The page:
Here is a chart of the dollars.

http://www.cbc.ca/news/interactives/map-history-dollar/


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PostPosted: Mon Apr 02, 2012 8:44 pm
 


The wikfessor has spoken.


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PostPosted: Mon Apr 02, 2012 8:48 pm
 


You're either not paying attention or you're not comprehending. Suppose our entire oil industry (production, capital, and reserves) were suddenly transferred to Rwanda. You think our currency and Rwanda's would swap places on international currency markets? Don't be daft. Oil prices impact the daily fluctuations in the currency value, within a very narrow range. The more important determinations of currency value are pretty stable, so you don't see their impact on the daily swings. That doesn't discount their importance. Long term determination is barely influenced by a single commodity, though again I'll concede, oil's impact is greater than that of any other single commodity. I've tried my best. I'll say no more. Believe what you want to believe.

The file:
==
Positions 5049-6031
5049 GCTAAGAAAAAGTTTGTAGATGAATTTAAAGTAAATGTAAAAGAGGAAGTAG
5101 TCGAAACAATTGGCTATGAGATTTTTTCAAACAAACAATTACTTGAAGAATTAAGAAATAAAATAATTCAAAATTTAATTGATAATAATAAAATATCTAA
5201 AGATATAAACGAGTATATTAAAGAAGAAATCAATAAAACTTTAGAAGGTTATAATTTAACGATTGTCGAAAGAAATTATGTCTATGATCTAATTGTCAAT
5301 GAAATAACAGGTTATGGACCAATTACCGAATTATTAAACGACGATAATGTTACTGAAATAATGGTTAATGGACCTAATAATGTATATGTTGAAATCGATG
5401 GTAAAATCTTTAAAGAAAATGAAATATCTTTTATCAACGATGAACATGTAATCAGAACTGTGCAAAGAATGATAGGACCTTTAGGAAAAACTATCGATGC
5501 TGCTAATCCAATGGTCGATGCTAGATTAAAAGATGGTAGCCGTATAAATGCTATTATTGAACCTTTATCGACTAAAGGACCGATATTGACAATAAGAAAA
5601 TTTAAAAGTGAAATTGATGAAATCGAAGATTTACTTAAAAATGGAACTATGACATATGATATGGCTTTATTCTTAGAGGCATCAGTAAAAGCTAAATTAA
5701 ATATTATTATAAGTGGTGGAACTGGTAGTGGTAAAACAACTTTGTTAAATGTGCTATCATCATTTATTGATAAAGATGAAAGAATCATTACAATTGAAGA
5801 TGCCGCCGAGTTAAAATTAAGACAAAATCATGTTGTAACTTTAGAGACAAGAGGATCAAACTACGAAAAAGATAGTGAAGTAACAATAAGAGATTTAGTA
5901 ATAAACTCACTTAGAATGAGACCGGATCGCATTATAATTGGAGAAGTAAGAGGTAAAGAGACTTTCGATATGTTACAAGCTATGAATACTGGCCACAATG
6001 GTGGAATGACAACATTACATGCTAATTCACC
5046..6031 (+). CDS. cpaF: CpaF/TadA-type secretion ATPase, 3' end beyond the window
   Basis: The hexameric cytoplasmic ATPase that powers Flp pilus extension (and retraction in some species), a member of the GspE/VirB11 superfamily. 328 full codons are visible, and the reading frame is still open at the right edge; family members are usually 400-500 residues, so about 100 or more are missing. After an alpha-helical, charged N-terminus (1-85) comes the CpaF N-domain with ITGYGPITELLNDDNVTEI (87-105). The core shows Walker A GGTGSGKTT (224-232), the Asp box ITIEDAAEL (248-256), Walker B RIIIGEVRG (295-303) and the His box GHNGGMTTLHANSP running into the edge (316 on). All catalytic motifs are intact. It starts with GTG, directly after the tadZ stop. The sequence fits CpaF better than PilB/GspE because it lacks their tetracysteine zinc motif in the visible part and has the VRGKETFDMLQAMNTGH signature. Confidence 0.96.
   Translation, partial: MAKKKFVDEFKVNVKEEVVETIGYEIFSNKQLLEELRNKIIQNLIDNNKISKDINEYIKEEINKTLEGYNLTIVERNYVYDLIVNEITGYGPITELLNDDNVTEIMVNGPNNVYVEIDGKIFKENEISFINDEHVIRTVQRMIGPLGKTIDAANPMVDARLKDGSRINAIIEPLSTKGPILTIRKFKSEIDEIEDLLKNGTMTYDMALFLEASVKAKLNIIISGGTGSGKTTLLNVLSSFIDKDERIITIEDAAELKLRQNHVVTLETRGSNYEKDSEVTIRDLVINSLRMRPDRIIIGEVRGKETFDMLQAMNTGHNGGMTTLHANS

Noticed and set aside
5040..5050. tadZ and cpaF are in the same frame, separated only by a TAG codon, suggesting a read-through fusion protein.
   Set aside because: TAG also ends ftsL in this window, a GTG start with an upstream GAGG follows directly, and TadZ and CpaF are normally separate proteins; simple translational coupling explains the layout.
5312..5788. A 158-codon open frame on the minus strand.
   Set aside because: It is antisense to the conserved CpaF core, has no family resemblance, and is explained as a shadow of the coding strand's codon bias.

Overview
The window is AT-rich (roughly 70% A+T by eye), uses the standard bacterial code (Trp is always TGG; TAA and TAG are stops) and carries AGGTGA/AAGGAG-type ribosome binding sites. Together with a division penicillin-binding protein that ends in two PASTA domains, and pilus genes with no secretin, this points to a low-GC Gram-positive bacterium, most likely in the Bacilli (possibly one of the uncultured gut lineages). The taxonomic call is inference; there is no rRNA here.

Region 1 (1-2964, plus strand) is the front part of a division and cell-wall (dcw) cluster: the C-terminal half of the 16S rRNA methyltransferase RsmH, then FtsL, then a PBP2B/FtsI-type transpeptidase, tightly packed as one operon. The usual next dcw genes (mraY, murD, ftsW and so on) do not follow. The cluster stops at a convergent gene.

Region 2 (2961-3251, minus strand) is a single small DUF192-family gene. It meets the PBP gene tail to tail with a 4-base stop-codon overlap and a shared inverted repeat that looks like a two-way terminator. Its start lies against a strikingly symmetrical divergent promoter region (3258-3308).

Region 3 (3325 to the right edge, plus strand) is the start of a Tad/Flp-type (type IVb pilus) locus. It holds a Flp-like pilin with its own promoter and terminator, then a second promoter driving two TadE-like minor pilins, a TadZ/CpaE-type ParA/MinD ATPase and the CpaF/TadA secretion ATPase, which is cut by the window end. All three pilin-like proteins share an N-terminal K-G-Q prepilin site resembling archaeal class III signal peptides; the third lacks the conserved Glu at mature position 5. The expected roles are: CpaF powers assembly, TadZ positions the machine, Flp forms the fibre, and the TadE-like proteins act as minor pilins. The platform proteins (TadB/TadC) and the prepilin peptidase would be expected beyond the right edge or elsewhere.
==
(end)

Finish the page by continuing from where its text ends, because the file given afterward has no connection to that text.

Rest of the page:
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PostPosted: Mon Apr 02, 2012 9:11 pm
 


Lemmy,

Do you thing that our resident economic expert would believe a Bank of Canada working paper regarding the impact of oil prices on the Canadian economy stating “the impact is small, so their economic importance is limited,
even for substantial oil price movements.”

Brian DePratto, Carlos de Resende and Phillip Maier, “How Changes in Oil Prices Affect the Macroeconomy,” Bank of Canada Working Paper 2009-31 (December 2009).